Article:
It's been a slow start to spring here in the Northeast, but we are ready for the joys of summer: outdoor entertaining, wedding season, and weekends filled with houseguests. We're looking forward to sharing it all with you and hope you'll share what you're up to with us on our Facebook page and Twitter feeds.

Enjoy this month's newsletter, and if there's something you'd like to see in an upcoming newsletter, let us know at: newsletter@emilypost.com.

 

New Project
And We Need Your Help
 
















Dan and Lizzie are working on a new project and they need your help! While we can't announce what it is just yet, we are hoping you'll use their new venture to get your questions answered publicly! Please submit your etiquette questions either on our Facebook page by starting your post with "Dan & Lizzie:" or if you'd like to remain anonymous, email them to newsletter@emilypost.com and use "Dan & Lizzie" for the subject box. We love to answer questions out there in the open so that others who might have the same question can benefit! 

Thank you for your submissions and we'll keep you posted on our project as we get closer to our launch date.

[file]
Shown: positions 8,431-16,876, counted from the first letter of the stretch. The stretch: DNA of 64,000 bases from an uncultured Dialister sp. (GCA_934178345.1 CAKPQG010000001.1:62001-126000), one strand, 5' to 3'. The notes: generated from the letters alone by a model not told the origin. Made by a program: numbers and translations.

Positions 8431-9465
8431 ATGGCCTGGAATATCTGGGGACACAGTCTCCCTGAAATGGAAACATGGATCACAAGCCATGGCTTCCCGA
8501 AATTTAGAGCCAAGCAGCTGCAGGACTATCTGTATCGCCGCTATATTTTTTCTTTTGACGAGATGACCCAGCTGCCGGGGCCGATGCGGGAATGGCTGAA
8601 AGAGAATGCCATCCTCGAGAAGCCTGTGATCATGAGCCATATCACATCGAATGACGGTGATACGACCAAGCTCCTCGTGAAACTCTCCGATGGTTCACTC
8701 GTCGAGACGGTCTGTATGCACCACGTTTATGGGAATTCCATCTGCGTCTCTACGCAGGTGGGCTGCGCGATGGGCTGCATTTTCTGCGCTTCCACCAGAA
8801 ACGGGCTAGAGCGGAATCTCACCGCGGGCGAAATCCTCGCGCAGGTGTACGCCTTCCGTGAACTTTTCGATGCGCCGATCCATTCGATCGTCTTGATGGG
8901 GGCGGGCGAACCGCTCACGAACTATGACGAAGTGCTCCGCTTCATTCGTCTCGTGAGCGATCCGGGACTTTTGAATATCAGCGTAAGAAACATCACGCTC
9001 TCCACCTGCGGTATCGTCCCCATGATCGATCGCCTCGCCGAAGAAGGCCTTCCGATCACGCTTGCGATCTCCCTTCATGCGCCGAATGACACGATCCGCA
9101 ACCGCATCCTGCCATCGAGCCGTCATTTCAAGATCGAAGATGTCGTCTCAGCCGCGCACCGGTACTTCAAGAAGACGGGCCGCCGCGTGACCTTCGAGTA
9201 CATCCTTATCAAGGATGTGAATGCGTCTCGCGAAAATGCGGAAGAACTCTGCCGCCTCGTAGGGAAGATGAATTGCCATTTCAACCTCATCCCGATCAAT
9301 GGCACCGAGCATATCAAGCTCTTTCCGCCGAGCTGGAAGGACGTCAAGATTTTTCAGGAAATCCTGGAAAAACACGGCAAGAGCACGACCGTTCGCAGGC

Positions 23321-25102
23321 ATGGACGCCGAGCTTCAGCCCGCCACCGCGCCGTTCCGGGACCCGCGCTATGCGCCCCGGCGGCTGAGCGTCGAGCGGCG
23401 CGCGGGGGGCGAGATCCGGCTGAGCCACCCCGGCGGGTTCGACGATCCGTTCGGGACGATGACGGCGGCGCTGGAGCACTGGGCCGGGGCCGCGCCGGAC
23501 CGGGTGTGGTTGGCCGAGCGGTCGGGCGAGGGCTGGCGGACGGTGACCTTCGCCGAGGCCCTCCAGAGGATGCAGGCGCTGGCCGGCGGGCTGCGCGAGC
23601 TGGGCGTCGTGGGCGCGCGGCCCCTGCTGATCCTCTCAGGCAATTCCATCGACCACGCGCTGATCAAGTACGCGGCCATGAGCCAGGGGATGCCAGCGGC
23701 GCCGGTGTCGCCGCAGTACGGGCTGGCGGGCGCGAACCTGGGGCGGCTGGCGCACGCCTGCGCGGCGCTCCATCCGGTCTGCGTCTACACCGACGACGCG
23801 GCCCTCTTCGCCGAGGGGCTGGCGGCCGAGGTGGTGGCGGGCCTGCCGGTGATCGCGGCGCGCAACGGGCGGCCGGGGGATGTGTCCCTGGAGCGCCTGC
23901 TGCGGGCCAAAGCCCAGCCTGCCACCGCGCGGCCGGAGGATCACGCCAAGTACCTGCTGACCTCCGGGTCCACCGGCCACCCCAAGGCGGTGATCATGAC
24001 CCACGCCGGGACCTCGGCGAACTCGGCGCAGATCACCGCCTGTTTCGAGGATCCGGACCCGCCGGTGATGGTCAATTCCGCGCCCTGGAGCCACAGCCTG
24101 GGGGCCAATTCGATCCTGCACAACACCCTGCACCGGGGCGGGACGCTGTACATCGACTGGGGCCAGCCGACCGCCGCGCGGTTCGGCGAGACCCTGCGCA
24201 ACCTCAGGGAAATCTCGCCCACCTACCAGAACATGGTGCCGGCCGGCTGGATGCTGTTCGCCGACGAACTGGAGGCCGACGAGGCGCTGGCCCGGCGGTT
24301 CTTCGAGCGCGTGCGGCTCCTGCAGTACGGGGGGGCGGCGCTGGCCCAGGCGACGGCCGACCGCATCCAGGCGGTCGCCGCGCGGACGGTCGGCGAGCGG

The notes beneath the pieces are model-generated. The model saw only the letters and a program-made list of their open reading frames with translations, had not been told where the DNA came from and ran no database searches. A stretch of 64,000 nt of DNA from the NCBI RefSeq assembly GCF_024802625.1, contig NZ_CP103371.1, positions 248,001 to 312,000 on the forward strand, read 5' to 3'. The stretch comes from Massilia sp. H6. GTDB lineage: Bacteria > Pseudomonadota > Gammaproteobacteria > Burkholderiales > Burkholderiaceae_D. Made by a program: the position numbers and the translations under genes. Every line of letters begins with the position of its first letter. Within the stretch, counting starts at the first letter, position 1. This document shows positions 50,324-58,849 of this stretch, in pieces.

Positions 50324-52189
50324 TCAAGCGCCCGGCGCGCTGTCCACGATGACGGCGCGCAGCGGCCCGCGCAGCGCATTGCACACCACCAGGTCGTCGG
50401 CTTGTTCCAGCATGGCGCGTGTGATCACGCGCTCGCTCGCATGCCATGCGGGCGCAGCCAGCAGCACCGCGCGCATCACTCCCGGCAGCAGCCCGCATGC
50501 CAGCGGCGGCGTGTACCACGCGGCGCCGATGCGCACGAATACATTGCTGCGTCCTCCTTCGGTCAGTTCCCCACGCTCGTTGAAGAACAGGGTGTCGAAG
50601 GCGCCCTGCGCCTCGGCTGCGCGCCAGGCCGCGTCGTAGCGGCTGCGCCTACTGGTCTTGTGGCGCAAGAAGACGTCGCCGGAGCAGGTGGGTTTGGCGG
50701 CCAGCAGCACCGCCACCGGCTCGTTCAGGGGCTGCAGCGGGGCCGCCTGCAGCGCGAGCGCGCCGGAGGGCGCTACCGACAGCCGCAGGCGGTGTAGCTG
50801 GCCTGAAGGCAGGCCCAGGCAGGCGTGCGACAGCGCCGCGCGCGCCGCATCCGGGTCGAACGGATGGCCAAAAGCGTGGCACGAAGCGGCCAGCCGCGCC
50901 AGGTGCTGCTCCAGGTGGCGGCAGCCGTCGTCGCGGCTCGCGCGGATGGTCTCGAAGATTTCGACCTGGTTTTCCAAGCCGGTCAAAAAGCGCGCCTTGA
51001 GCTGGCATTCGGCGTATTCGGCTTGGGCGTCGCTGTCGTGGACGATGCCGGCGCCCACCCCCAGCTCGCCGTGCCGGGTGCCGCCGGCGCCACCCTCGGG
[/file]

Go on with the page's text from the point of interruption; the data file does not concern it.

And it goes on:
Neighborly Etiquette
 

Good neighbors don't impose. But what exactly is an imposition? Some people enjoy casual, over-the-fence contact while others want their neighborhood relationships more structured. As you get to know your neighbors and by paying attention to individual lifestyles, customs, and social cues, you'll learn their preferences. While not written in stone, here are some basics to keep things neighborly:

Greet neighbors whenever you see them. A smile, a wave, and a pleasant "hello" are probably the easiest ways to show neighbors that they matter to you. If you don't know a neighbor's name, ask.

Have an occasional chat. There's a lot you can learn through casual conversations: Discover a shared interest or catch up on news.

Call ahead before visiting. Some neighbors happily pop in and out of each other's homes without warning, but not all neighbors do. Call and ask if it's convenient for you to stop by.

Limit visits to a reasonable amount of time. Be attuned to what your neighbors are doing, and leave at the first hint that they're ready for the visit to end.

Say thanks for any favors. Make sure you always say "Thank you," and be willing to return the favor.

Be respectful of privacy. Living in close quarters makes it all too easy to overhear conversations in hallways, on elevators, or around the pool. It can take some effort not to eavesdrop. And never repeat what you accidentally overhear.

Be respectful of property. Always ask for permission before entering anyone else's property. In apartment houses and condominium neighborhoods, do your part to keep common areas clean and report any damage to maintenance.